Ang Sherpa
Ang Sherpa like.author.displayName like.author.displayName like.author.displayName like.author.displayName 4 Like

Ang Jangbu Sherpa I can only imagine those two European climbers must have exceeded tolerance level of humble Sherpas. It is justifiable to use proportionate force in self-defence. No one should tolerate arrogance and abuse, Sherpas has the same rights. Thanks to those Sherpas for restricting bodily harm to arrogant Morno and party.Climbing Everest has lost traditional values ,it has become place of competition,record breaking by any means and infested with greed. It is time to give Everest a rest for a while,let purify by forbidding arrogant climbers and let enjoy the rest of the climbers who love just the nature and climb without the glory and fame. It is time for the authorities and associations to act now. Money can not buy everything. May nature take its course!

Salman Gurung
Salman Gurung

@Ang Sherpa I Agree, Ang, however, one cannot blame the climbers without clear evidence. Mistakes may have been committed in both the sides. As you do understand and agree, violence is not the solution for anything, moreover, not at all in the holy place like Everest! n' yes! the commercialization of climbing has made Everest into a Money making machine. It's time we all act for the greater benefit of all!

St. Moon
St. Moon

@Salman Gurung @Ang SherpaIf their is local resentment at foreigners, then it would be better directed at the agencies in Kathmandu taking a cut of the unearned climbing pie as well as the Nepal Mountaineering Assoc. officials and state bureaucrats (ie, their own countrymen rather than against the foreigners who have paid a heavy price tag that gets pilfered, leaving less funds for the people doing the actual work in brave and demanding situations, less money creates resentment and tension in those who are their solely for the work and not the love of climbing).

St. Moon
St. Moon

@Bhikshuni Lozang @St. Moon @Salman Gurung  is there now culture related to 'rope fixing ' and even if so, how was it disrespected? 
keep in mind, these were independent climbers not using ropes and not employing people to set up fixed ropes. they were neither paying to be escorted up the mountain, nor were they being paid to escort anyone up the mountain. they were climbing without ropes and without oxygen on their own, alpine style. again they were not part of the large expeditions using ropes, oxygen and people to carry gear, cook food and set up tents.
if they are not using ropes and not employing rope fixers, how did they disrespect "the culture of the sherpas who fix the ropes up everest."

Bhikshuni Lozang
Bhikshuni Lozang like.author.displayName 1 Like

@St. Moon @Salman Gurung @Ang Sherpa I have not ever seen local resentment of foreigners in Khumbu. The climbers abused their permission to be in nepal and on everest, by ignoring or failing to respect local culture, i.e., the culture of the sherpas who fix the ropes up everest. it is as simple as that.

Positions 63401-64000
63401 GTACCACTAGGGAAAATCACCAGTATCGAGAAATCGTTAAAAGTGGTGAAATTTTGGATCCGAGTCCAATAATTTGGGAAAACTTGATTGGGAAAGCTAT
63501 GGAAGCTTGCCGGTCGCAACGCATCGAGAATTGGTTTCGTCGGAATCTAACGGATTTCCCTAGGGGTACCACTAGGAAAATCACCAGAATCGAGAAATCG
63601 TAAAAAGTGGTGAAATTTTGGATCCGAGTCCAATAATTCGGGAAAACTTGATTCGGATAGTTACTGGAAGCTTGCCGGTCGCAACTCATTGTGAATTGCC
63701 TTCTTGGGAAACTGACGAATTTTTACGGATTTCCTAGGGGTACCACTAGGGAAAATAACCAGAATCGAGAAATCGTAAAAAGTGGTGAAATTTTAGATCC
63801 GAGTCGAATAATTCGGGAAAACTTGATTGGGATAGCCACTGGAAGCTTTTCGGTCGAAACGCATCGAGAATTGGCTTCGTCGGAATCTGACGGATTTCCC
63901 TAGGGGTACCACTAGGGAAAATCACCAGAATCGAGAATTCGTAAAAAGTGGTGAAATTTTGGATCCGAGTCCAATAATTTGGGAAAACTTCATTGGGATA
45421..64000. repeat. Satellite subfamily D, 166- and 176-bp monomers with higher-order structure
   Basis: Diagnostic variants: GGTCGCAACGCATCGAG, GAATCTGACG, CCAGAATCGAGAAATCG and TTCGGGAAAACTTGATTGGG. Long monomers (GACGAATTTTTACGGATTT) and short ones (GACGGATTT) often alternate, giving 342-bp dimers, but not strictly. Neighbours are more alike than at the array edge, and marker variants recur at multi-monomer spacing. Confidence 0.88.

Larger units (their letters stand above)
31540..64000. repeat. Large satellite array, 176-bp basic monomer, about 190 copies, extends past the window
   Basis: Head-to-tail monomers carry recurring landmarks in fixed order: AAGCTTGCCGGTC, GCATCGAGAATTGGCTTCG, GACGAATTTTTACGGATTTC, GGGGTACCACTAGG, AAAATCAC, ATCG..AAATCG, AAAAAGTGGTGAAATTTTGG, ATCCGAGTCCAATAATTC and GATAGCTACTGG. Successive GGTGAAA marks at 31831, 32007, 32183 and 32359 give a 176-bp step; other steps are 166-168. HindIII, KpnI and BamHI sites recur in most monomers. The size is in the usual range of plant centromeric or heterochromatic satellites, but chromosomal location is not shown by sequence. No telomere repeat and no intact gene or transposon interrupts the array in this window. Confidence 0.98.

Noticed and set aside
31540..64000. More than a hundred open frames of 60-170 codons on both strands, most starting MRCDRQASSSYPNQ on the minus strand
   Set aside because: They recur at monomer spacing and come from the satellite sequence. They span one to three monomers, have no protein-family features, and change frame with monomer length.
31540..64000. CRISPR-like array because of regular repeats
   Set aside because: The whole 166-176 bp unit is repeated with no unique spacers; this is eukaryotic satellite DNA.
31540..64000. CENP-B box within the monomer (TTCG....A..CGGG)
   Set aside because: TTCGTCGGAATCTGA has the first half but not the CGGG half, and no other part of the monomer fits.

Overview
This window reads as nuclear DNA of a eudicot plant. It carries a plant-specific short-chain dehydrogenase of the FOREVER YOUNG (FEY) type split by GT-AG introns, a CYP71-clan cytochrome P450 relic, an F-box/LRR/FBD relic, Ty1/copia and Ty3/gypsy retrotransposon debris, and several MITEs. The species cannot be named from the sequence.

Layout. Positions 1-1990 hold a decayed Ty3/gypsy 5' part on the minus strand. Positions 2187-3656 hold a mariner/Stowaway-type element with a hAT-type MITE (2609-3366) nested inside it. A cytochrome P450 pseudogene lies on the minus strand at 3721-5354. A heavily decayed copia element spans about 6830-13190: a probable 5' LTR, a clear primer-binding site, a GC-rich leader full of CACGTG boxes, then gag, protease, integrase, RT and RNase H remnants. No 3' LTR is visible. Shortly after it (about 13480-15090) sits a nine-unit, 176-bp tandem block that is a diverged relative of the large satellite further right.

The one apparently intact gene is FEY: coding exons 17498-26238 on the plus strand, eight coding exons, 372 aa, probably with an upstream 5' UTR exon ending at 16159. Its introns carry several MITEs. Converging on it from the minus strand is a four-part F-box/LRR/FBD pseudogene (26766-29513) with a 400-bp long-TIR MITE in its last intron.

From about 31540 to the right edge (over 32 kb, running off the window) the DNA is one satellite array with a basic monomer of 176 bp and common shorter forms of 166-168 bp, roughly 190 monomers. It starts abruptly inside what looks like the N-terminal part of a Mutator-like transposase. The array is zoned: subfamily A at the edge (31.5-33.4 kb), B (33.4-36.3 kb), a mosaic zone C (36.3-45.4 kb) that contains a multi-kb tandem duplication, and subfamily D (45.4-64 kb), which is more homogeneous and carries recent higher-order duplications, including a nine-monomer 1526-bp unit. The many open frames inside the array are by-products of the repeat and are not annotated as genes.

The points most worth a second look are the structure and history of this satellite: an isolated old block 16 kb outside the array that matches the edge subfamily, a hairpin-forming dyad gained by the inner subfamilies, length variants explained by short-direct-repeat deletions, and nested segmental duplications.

Pemba Sherpa
Pemba Sherpa like.author.displayName like.author.displayName like.author.displayName like.author.displayName 4 Like

@Vishal Dar Swami. it is really ignorant and inhumane of you to simply say that someone should be killed for no reason. As a son of sherpa mountain guide, i myself know how hard of a job it is.  My dad continuously climbs every year, all around the world and i barely see him. he does this job so as to help me and my family, not for fame nor greed. He does it so that his kids will be able to achieve better education and not have to risk ones life for living. And to further clarify some misunderstanding, His Holiness Dalai Lama never provoke for greed in people, he simply said that we as human being should help each other, be compassionate toward each other and be kind. "Be kind whenever possible, it is always possible" ---His Holiness Dalai Lama

This comment has been deleted

Munna Sherpa
Munna Sherpa

Thanks for exposing your cheap mentality Mr Vishal, literally meaning 'The Great'. Do not forget the fact that it is "the dog" that barks not us to seek cheep publicity! Whatever religion you belong to please review your understanding of your own religion and comment. If you have any doubts please feel free to ask Dr. zakir Naik, one of the best person to answer your question!

Ang Sherpa
Ang Sherpa like.author.displayName 1 Like

Which planet are you living? Your words does not reflect your name as Swami.You accuse Sherpas greedy ? show me one who is not greedy, are you not? What right do you have to lineup innocent people and shoot.

Urshula Bajracharya
Urshula Bajracharya

@Vishal Dar SwamiPeople like you are so desperate to try and get attention that you would write or do anything to get it. I feel sorry for you. I hope your life will  get better. 

Dorji Tsering Sherpa
Dorji Tsering Sherpa like.author.displayName like.author.displayName like.author.displayName 3 Like

Mr. Coburn, thank you for correctly explaining the inane character and the culture of the sherpa people. My father Late Mr. Pasang Futar Sherpa was with Tenzing and Hillary in the 1953 expedition. Many great Bara Sahibs like Sir Edmund had played vital role in the development of the sherpa. you are right, many new generation of sherpa have embarked on a path towards much greater than the Everest. I am a student of Vipassana meditation and am above all these squabbles and hope to introduce this wonderful technique (keeping your minds in balance) to my community brothers and sisters at the Beyul -Khumb region. Metta to you - a great Sahib friend of the Sherpa's...